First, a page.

Underground Ivory Trade in the U.S

“Who the f— wants to shoot an elephant?” says actor Aaron Eckhart in the film “Meet Bill.”

In 1979, an estimated 1.3 million elephants roamed the surface of the planet. 10 years later, the same could be said of only 600,000.

Today, over four decades later, fewer than 500,000 Asian and African elephants exist, thanks to poaching and the ivory trade.

According to The Economist, as many as 25,000 elephants are poached and killed for their prized ivory tusks each year.

According to National Geographic, 22 elephants in the Democratic Republic of Congo’s Garamba National Park were slaughtered during a single attack in January of 2013. In Chad, Zakouma National Park has lost 90 percent of its elephants to poachers in the past decade.

While the rapid decline in population of African elephants is more commonly reported, The Washington Times reported that the greatest demand for new ivory comes from Asia.

“It’s selfish,” said Adida Manseka, first-year at Chowan University and former resident of the Congo, in an interview with The Guilfordian. “They only want money in their pockets.”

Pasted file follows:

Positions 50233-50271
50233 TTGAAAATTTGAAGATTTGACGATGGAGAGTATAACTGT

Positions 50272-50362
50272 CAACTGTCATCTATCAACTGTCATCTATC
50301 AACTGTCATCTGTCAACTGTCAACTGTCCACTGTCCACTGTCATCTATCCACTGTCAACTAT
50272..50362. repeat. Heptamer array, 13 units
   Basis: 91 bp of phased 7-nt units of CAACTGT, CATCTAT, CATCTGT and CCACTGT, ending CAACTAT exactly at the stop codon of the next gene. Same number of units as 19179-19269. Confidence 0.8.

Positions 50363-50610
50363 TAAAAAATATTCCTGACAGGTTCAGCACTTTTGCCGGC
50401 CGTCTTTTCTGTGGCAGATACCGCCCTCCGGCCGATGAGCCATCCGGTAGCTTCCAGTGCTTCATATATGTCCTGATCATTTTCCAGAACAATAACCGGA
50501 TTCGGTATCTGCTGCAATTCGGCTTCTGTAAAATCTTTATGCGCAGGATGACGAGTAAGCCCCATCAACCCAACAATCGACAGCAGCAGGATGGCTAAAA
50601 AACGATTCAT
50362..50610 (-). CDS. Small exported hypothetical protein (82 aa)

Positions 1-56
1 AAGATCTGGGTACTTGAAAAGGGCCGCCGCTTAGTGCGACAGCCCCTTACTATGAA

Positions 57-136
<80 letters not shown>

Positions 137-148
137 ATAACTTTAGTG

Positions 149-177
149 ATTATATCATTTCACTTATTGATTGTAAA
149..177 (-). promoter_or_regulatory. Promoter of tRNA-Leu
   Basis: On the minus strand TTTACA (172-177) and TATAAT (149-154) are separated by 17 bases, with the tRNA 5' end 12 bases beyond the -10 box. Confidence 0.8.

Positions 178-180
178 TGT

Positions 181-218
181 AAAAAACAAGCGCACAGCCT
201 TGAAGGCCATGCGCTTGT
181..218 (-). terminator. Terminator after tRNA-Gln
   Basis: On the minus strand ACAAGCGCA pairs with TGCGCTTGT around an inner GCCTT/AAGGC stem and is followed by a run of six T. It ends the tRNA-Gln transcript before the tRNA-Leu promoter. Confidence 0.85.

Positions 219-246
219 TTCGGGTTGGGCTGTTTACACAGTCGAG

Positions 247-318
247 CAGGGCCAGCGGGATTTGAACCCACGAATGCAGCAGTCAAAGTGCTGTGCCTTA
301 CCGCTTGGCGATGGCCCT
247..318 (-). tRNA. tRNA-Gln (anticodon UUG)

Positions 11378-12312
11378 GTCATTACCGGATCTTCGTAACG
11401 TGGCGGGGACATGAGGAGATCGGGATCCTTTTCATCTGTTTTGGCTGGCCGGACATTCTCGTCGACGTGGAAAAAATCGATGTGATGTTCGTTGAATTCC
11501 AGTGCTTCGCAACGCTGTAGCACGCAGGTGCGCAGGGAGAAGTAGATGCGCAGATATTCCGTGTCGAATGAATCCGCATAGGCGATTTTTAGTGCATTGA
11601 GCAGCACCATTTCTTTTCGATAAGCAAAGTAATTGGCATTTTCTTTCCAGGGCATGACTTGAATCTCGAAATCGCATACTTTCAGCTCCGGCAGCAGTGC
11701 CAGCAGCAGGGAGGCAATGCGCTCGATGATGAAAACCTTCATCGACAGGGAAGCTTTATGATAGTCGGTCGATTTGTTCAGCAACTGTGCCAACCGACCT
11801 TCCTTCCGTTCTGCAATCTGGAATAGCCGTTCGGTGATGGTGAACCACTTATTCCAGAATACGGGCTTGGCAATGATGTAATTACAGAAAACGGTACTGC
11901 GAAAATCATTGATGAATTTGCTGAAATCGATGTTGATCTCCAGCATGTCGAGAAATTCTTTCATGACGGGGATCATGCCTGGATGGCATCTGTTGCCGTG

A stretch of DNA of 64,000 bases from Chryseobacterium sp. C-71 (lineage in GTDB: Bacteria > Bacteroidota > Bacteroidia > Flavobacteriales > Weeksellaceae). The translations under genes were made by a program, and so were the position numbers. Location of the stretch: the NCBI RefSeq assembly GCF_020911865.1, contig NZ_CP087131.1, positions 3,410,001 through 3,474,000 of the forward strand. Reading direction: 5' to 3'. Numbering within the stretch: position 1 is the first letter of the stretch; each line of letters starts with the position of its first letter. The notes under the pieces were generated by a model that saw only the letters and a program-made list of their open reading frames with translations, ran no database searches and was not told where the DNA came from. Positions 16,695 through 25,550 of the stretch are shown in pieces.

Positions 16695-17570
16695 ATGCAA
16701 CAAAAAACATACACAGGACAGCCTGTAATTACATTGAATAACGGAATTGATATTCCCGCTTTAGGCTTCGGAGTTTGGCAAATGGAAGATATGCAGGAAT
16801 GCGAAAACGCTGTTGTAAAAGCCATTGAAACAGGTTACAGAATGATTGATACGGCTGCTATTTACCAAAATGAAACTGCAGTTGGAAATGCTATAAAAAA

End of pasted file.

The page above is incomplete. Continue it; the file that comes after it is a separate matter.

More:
According to Manseka, poachers in Africa and Asia will not be deterred unless multiple nations and anti-poaching organizations work together to end the ivory trade.

“It all pisses me off,” said Manseka. “Too bad one person can’t really make a difference.”

According to The Washington Times, the Obama administration wants to implement a ban on virtually all ivory trade in the U.S. Currently, all ivory exports except for antique pieces are banned, but all imports — including antiques — are banned.

However, poachers and black market traders have found success in their attempts to continue illegal activity.